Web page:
We're all familiar with the planets, stars, galaxies, and other massive structures that make up the Universe around us - but many of us are left wondering about the space in between all those structures. It's one of those brain-hurting questions, but what is the nothingness of space made of? And why did galaxies only form in some regions?

At the episode of Veritasium above explains, it's thanks to nothing that the major structures in our Universe formed in the first place. Except that nothingness doesn't really exist… but we'll get to that later.

Let's start with the Big Bang. Contrary to how you might imagine it, the Universe didn't just expand out from a tiny point at a steady rate until we got to where we are today.

That expansion started out steady, but within a fraction of a second, the Universe increased in size by around 1026 times in a very short period of time, known as inflation.

As Derek Muller explains, that period of inflation ended just as abruptly as it began, and then the Universe continued expanding, but at a decreasing rate - it was actually slowing down.

Until about 5 or 6 billion years ago, that is, when researchers suspect dark energy kicked in and sped the expansion up again, which is the state the Universe is in now.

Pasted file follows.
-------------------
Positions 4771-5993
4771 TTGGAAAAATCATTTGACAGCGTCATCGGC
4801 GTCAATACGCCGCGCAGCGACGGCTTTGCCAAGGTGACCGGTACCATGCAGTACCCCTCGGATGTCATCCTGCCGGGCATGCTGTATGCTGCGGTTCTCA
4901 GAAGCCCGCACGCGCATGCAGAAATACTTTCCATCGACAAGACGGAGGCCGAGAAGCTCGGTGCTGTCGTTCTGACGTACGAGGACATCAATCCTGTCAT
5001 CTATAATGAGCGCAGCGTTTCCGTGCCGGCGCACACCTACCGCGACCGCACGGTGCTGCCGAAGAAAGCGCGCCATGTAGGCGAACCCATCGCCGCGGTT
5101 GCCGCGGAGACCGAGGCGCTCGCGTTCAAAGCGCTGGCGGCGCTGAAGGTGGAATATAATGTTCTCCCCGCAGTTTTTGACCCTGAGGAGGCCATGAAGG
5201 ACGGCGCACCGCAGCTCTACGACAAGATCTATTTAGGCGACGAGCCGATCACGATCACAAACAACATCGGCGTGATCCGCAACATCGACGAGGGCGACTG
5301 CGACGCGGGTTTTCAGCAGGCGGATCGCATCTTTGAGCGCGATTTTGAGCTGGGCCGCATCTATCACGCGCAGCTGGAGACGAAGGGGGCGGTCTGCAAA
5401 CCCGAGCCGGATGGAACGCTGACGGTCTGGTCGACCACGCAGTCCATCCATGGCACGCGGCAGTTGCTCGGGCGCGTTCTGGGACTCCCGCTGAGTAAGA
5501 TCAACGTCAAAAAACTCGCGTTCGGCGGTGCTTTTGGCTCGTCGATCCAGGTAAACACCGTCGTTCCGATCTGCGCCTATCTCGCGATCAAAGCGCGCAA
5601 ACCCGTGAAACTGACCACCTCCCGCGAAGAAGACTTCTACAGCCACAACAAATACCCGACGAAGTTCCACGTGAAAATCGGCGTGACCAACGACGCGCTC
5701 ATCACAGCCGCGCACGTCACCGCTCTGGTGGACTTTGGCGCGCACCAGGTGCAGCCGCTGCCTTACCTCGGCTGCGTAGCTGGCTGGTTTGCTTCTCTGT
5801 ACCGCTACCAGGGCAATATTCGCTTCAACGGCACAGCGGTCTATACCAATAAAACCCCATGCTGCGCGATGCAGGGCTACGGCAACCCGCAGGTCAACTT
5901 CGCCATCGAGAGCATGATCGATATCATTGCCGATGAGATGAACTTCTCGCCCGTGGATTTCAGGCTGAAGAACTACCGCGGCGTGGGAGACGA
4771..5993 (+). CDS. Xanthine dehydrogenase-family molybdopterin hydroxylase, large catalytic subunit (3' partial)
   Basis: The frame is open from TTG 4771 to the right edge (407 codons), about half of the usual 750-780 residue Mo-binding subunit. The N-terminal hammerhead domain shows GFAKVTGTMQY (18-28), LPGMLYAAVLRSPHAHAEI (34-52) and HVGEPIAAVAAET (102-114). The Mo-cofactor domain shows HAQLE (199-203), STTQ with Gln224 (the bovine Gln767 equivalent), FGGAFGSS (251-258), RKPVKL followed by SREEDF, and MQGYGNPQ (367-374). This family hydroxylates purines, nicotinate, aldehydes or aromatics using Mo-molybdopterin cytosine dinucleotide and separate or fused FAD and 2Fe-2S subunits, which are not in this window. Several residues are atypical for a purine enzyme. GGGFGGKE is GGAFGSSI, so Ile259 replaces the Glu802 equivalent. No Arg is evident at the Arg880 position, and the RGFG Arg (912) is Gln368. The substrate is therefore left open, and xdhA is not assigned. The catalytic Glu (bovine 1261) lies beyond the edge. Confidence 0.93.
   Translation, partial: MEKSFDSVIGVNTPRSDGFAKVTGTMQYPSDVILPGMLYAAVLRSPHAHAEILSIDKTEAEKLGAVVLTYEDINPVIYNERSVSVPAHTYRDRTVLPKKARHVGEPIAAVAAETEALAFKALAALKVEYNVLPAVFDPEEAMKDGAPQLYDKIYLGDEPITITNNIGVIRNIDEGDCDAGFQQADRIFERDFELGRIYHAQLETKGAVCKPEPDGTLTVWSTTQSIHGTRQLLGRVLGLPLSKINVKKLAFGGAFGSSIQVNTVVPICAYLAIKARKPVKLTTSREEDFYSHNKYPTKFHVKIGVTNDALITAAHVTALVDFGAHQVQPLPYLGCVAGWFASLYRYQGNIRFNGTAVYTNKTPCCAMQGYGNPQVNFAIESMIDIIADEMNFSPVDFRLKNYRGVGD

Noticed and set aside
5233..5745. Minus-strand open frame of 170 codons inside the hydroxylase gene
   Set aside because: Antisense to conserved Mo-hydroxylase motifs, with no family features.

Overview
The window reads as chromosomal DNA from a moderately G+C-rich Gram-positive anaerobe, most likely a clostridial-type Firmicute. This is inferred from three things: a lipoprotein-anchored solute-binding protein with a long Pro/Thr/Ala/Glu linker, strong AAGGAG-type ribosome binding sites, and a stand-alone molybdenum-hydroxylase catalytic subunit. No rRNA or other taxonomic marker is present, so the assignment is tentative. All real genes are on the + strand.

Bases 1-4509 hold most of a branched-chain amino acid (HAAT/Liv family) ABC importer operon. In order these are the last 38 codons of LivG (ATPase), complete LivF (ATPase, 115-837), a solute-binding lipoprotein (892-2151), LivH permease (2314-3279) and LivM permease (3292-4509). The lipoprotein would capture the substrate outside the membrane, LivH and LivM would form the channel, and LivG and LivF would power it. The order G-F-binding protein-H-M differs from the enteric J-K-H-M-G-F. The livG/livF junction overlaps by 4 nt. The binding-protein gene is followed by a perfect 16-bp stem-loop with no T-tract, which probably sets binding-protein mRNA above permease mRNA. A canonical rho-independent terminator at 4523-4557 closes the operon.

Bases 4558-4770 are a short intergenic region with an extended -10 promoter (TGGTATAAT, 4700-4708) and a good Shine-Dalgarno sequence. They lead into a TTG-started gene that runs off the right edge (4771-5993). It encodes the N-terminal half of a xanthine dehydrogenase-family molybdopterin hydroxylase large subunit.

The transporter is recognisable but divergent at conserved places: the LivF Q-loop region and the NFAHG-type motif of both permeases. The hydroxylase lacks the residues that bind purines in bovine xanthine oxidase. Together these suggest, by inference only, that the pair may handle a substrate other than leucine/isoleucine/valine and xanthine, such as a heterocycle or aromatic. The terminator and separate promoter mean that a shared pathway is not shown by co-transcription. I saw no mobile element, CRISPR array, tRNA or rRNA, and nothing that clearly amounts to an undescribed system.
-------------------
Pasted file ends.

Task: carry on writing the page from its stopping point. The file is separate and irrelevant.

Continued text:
So what does that have to do with the formation of galaxies? Well, to understand that, you need to understand the nature of nothingness. 

We think of everything around us as made of particles - atoms, electrons, and so on. But Derek explains that the best theories in physics at the moment are field theories, which state that all particles should be seen just as excitations of fields. 

Basically, that means that everywhere across space is covered in a field for each subatomic particle - a neutrino field, a down quark field, and so on. And it's only where there's an excitation - or energy burst - in a region of the field that we observe particles.

In the Veritasium animation below, you can see a subatomic particle field, and energy moving through it as a ripple, or fluctuation. We'd see a particle wherever energy lifts up the field, and the flat parts would appear as empty space.


So the vacuum of space isn't empty at all - it's filled with non-excited subatomic particle fields, just like the one above (before the ripple passes through).

But the thing is, it's actually impossible to make those fields perfectly flat and all zero energy - there are always going to be tiny natural fluctuations.

As the Universe expanded, those fluctuations were blown up to the point where they changed the distribution of matter, and made it possible for giant gas clouds to clump together and eventually form galaxies, stars, planets, and us.

The craziest thing is that you can actually see the imprints of these tiny quantum fluctuations in the leftover radiation from the Big Bang today, which you can check out in the video above (it's so pretty).

And next time you're having a bad day, just remember that without fluctuations in the vacuum of space, none of us would even be here. And that's kind of awesome.